By: NobleHour Special Contributor Natasha Derezinski-Choo
In my first semester at Duke University, I took a service-learning class called Civic Engagement and Enterprising Leadership. Service-learning is a form of experiential learning that incorporates service into the curriculum. Surprisingly, I found it was very different from my service-learning experiences in high school. Rather than completing my own projects as I had in the past, I was doing service in the context of a classroom setting.
DIFFERENT FORMS OF INDEPENDENCE
In my high school service-learning assignments, I was often independent in my choices of projects. It was up to the student to select a task and carry it out. It was the school’s role to approve the project for service-learning credit. Usually this meant working with a local non-profit organization rather than designing an entire plan. Furthermore, my high school service-learning projects were diversified. However, in my college service-learning class, the focus was on a single mission selected in the first few weeks of the course. This allowed for more focus, but it did not allow for more experimentation because we could not abandon the project for another one halfway through the semester. As college students, we have more independence because we are leading the project and are entrusted to complete more serious work that a high school student cannot accomplish. Additionally, we can use resources from the university to support our project, while high school service-learning programs usually require students to find support through community grants. With increased power and means, we are able to start a project of our own rather than latching onto something already under way.
The assignment for my service-learning class was to complete a civic engagement project to fix something on Duke’s campus. Along with two other students, I began Project Empower to address the issue of safety and security on campus, particularly for women. We wanted to counter the emotional state of feeling unsafe--rather than actual physical safety--by creating a "safe space" where women could come during the evening to engage in discussions, participate in stress relief activities, or study and keep to themselves surrounded by a supportive community. We received positive feedback from students and faculty who believed there was a need for this initiative on our campus. Now having completed the course, we will continue our service project during the spring semester.
College service-learning courses require more preparation and evaluation than needed in high school. The actual service is just a small part of the overall picture. Planning, class discussions, and reflection assignments took up most of our time. We completed research and interviewed experts from the Women’s Center to understand what initiatives may have already been started to address our project’s problem and how we could learn from these efforts. I found the advantage to this approach was that our project was more well thought-out and well-planned than service I had done in the past. We ensured our project would be impactful by constantly evaluating the service we had completed.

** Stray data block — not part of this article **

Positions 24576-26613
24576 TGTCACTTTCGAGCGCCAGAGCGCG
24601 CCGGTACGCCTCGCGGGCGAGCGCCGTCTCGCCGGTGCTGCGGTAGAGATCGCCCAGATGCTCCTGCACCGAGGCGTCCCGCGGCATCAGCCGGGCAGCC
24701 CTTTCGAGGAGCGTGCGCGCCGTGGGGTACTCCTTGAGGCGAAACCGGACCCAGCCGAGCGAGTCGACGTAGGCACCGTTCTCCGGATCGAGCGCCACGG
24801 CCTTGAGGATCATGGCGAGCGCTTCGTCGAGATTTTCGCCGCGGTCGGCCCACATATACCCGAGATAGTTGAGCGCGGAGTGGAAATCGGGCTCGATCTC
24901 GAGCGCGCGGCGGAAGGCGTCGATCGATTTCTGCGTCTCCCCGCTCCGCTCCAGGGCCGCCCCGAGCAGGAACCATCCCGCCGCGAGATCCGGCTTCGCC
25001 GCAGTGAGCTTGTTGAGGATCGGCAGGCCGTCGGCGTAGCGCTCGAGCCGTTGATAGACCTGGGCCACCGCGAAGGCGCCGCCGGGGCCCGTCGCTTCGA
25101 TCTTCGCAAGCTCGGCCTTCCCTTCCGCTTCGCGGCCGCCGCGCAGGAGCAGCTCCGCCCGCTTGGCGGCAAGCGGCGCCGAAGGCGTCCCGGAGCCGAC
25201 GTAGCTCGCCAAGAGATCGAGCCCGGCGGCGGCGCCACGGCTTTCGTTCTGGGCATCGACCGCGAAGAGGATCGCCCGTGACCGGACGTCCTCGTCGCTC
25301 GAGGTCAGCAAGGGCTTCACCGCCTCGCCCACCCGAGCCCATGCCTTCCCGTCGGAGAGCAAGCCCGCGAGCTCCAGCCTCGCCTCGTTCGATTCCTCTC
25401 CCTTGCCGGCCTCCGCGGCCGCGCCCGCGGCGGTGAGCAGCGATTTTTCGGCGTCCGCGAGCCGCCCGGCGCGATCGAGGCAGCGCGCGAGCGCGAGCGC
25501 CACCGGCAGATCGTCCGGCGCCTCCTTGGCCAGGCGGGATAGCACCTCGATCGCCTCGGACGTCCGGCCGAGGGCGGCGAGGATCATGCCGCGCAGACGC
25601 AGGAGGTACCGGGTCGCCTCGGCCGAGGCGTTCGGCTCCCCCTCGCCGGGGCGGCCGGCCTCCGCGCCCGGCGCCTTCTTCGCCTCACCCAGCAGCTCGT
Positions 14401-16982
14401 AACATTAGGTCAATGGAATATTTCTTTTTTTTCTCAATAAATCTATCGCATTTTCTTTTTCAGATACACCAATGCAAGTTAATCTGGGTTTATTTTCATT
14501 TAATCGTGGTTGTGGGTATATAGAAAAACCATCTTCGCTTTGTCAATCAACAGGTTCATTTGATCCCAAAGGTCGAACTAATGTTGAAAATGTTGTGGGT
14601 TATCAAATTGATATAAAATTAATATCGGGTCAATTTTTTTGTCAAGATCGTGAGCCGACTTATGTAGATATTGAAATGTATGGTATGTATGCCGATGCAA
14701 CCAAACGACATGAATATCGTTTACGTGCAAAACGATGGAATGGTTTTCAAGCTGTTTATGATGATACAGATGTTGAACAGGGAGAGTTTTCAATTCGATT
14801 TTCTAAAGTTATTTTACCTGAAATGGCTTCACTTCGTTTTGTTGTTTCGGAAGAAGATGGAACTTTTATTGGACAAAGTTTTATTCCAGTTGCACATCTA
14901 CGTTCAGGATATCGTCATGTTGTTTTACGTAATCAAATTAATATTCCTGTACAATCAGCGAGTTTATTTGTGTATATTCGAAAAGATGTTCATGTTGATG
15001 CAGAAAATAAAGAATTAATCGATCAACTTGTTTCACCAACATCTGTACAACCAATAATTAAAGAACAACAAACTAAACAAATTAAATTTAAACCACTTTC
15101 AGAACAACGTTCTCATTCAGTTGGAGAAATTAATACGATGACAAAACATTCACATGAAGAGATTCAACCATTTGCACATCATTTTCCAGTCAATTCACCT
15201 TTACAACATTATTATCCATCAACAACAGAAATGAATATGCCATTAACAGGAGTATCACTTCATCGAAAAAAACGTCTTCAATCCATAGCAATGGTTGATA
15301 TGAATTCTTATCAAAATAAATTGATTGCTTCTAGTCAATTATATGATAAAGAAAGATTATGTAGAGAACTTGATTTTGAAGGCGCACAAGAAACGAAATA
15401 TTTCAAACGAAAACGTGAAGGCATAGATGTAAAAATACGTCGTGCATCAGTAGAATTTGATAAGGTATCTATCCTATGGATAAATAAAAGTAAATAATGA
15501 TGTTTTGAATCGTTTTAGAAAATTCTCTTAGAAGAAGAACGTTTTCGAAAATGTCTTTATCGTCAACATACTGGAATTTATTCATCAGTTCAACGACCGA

In high school, the service took up most of the project, while planning was simply an approval process and reflection was usually forgotten. Because my high school service-learning projects were conducted independently from the classroom, there was less accountability regarding reflection, evaluation, and improvement. Quantity was emphasized over quality.
THE CLASSROOM EFFECT
Although this big umbrella term of “service-learning” was applied to both high school and college experiences, the role of the classroom in college means our project focused more on learning, whereas in the past, high school was more concerned with service. By being more reflective in the classroom, I could more seriously see our project making an impact. While designing our own assignment, we also witnessed other endeavors. One group added more international cuisine to student dining, another increased awareness about a marginalized group, and one more improved orientation week for next year’s class. In all these efforts, we were bettering our campus, the community we recently began to call home. In addition, we were also given the opportunity to learn how to advocate for our projects and the needs of our community.
Being in such an intensive service-learning course taught me that making meaningful change is both difficult and achievable. At Duke, there are many different service-learning courses available. My course centered around understanding and participating in civic engagement, but other classes may offer a less intensive service component with a predetermined volunteer project. I strongly encourage you to talk to your peers, advisors, and professors to see what type of service-learning class you should take in your next semester. Take advantage of this opportunity to learn how you can make a difference at your school and your community.
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Natasha Derezinski-Choo is a student at Duke University in Durham, North Carolina. She started volunteering in high school and hasn’t stopped since! Natasha enjoys writing poetry, cooking, and traveling. Wherever she goes, she always wants to experience something new.